Overall, digital slide scanning systems are powerful tools for pathology, histology, and biology applications, allowing for high-resolution imaging and analysis of tissues and cells. They are widely used in research labs, hospitals, and clinics around the world.

There are so many digital slide scanner brands for pathology, histology, and biology applications in the market. It’s important to carefully evaluate your specific needs and choose a scanner that best fits your requirements.

B) For Mineralogy and Geology Applications

Slide scanning system for mineralogy or geology slides is very similar to that of pathology  slide scanner. It comes with a polarizer and rotating analyzer. Analyzers can be rotated from 0 to 90 degrees (and often to 360 degrees)manually or fully control with the software. A mineralogy slide scanner may have both transited and reflected lights while a pathology slide scanner uses transmitted light only.

7 Things I wish I know before buying a slide scanner:

  1. Slide Size: The very first and important thing about a slide scanner is the size of slide. Some scanners accepts only standard size of 25mm x 75mm (or 1″ x 3″), while few models of scanners can also get the double size slides which are 50mm x 75mm (2″ x 3″).
  2. A Number of Slides: A regular slide scanner obviously can read one slide, but it happens clinical labs or hospitals deal with tens of hundreds of slides every day. Do I need an automated slide loader? The answer depends on the number of slides per day and of course budget. Some scanners also offer barcode reader.
  3. Scanning area: a standard coverslip for a standard size glass slide is 20mm x 50mm (0.8in x 2in). Do you need to scan the whole cover-slip size or just a small fraction of that?
  4. Scanning speed: This can be the most important question when you look for a new slide scanner. Bu the answer is not simple. This depends on few factors such as the scanning area size, magnification (or objective lens), and price. Some models of scanners (such as uScope) offers two cameras, one is a webcam which gives the whole slide view and the second camera comes from the objective lens. The speed can also vary depending on the z-stacking to be done while scanning or not.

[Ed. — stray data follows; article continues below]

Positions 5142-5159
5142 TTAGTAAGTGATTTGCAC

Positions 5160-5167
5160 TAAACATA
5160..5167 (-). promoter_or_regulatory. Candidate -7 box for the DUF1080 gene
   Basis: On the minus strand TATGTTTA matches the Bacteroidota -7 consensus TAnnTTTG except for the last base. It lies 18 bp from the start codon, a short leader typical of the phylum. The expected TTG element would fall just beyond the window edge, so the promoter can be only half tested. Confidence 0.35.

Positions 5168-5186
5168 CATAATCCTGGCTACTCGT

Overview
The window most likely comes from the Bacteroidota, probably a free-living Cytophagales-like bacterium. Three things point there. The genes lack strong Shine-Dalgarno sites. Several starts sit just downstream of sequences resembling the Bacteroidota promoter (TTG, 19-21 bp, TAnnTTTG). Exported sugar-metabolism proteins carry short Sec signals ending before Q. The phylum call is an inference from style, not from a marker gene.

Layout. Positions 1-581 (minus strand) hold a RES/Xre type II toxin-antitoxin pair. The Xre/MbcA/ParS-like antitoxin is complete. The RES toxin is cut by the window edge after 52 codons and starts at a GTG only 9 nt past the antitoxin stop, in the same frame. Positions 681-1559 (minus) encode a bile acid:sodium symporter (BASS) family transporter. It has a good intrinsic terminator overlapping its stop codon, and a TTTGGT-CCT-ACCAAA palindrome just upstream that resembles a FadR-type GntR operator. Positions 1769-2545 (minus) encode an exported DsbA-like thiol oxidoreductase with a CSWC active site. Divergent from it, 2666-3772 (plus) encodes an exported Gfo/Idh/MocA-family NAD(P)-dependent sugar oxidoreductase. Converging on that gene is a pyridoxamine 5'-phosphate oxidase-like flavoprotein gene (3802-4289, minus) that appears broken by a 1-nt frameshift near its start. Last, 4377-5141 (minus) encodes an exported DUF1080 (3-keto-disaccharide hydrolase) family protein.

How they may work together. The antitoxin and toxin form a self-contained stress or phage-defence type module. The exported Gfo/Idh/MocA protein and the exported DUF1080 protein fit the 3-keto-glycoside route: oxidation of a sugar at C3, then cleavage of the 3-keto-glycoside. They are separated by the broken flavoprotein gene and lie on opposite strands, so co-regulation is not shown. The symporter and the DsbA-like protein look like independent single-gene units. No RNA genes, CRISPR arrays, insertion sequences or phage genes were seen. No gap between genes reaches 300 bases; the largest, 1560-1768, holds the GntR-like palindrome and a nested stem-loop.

5. Z-stacking: everyone has own preference when he or she looks at a 3D image or particle. When you use over 20x magnifications, using a single Z plane is not enough, thus Z-stacking is required. Most of the time we do not need to do Z-stacking on all over the slide area but limited ROI (regions of interest) is enough. You can use special software for this purpose.
  6. Price: This might be as #1 priority in list for some of the customers. As you know well, the price is not everything. However, the budget is the question you know its answer better. One thing we, Bioimager, can add in this regard  is that if you need to scan at multiple magnifications, you may  be better not choose an expensive scanner which can give you multiple magnification option but simple buy two low- or medium-price slide scanners with different magnifications.
  7. Can I convert my current microscope to a digital slide scanner? Yes, you can. Simply check our software options among the products. BioStitch-500 and BioStitch-1000 are made exactly for these purpose.

Our Customers:

Here are examples of customers who have tried our slide scanners:

University of New South Wales (UNSW), Lowy Cancer Research Centre, Sydney NSW, Australia
DeCell Technologies, Halifax, Nova Scotia, Canada
Fluidigm Canada Inc., Markham, ON Canada
European Molecular Biology Lab (EMBL), Heidelberg, Germany
Sinot Exclusive Yacht Design, Eemnes, Netherlands
ABCO Trading Company, Los Angeles, CA, USA
Cellogy Inc., Menlo Park, CA, USA
Gala Therapeutics, Menlo Park, CA, USA
Oregon National Primate Research Center, Beaverton, OR, US
University of Colorado, CU Dermatopathology Consultants, Aurora, CO, United States